The Arizona Republic: Childhood Trauma Common In Arizona
Growing up in a single-parent household as a result of divorce, death or incarceration. Being the victim of racial or ethnic discrimination. Witnessing gun violence in the neighborhood. A report being released today concludes that children in Arizona experience more trauma than those in other states and that those experiences put them at greater risk for health problems later in life. Several Arizona leaders say the data are the latest alarm bell indicating that the state should focus more resources on child welfare (Wang, 3/4).

The Milwaukee Journal Sentinel: Bill Creating Mental Health Board For Milwaukee County Advances
A bill with bipartisan support that would put control of Milwaukee County's troubled mental health system in the hands of a board of professionals is advancing despite union opposition. A final vote could come as soon as March 18. The measure was prompted by the Milwaukee Journal Sentinel's "Chronic Crisis" investigation, which showed how politicians had ignored decades of calls for reform while patients suffered, many dying of neglect or abuse, in an outdated system (Kissinger, 3/4).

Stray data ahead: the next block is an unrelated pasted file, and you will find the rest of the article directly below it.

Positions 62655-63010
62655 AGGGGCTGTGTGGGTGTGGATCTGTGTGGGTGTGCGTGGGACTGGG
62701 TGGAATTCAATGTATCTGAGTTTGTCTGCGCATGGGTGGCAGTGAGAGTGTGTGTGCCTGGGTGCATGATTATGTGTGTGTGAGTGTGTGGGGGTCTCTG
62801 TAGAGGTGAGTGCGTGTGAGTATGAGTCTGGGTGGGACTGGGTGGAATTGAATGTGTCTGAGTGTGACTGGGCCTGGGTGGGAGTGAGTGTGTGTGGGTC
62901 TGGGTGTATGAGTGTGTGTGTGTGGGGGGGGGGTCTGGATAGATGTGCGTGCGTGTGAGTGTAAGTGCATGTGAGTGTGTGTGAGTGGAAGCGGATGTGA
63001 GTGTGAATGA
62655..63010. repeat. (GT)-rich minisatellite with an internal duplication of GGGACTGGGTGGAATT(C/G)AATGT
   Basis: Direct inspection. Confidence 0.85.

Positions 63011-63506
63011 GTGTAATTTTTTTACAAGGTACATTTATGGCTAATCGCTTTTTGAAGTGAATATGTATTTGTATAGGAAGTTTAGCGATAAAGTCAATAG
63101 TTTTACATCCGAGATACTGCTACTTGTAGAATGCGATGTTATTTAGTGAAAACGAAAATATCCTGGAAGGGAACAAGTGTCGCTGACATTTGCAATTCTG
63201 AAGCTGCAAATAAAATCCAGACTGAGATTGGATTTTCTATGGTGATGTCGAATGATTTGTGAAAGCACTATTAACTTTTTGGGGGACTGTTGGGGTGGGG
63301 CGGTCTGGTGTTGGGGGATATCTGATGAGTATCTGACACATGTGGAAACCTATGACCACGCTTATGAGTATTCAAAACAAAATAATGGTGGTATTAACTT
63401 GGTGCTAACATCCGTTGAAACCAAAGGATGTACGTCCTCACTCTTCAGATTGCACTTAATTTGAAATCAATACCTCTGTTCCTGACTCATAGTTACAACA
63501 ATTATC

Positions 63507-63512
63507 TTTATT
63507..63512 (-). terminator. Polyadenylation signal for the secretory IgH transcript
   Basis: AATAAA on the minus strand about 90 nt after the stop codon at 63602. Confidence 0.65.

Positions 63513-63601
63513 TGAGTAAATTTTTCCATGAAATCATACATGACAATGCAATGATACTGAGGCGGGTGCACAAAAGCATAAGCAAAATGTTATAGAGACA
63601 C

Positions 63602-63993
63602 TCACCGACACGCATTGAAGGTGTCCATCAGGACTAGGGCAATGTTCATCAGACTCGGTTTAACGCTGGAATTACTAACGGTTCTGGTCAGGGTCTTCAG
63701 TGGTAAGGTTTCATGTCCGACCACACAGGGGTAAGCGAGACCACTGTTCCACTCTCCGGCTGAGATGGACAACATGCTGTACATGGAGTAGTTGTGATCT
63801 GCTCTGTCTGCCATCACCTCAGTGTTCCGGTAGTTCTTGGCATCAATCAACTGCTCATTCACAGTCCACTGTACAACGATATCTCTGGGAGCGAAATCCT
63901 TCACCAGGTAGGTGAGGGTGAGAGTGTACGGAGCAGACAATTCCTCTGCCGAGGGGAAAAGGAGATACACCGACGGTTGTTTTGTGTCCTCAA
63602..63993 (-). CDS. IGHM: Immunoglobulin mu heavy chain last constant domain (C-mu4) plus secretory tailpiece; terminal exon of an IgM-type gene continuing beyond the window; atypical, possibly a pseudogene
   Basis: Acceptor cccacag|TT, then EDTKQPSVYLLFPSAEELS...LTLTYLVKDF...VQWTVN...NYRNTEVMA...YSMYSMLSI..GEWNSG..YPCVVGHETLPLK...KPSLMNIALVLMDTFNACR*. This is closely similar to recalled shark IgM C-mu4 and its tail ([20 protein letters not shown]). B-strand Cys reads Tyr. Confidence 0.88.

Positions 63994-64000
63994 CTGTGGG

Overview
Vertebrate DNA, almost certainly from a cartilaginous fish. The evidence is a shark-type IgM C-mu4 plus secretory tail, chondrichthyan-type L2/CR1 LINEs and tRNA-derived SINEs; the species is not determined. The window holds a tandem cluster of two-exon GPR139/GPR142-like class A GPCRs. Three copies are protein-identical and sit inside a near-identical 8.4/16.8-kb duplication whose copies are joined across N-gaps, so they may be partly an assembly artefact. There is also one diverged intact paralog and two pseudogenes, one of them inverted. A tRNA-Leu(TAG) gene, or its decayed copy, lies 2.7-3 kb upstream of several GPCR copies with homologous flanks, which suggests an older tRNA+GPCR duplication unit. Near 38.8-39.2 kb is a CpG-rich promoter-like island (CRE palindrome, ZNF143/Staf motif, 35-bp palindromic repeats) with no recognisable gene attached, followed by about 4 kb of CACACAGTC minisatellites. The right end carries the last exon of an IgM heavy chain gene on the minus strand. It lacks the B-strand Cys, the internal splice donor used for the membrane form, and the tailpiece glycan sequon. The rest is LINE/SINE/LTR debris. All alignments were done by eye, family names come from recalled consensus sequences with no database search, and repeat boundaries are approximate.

The CT Mirror: Analysis: Obamacare Won’t Replace Connecticut’s Mental Health Cuts
An early analysis suggests that the assumptions behind a $15.2 million cut to mental health and substance abuse treatment services in this year’s budget aren’t being realized and could leave some service providers with significantly less funding than lawmakers intended. And several legislators said Monday that they’re concerned about what the cuts could mean for access to care. “We’re going to have to do something because we can’t go down this path,” Rep. Cathy Abercrombie, D-Meriden, said during a work session with other members of the legislature’s Appropriations Committee (Becker, 3/4). 

The CT Mirror: CT Mission Of Mercy Free Dental Clinic Targets Pregnant Women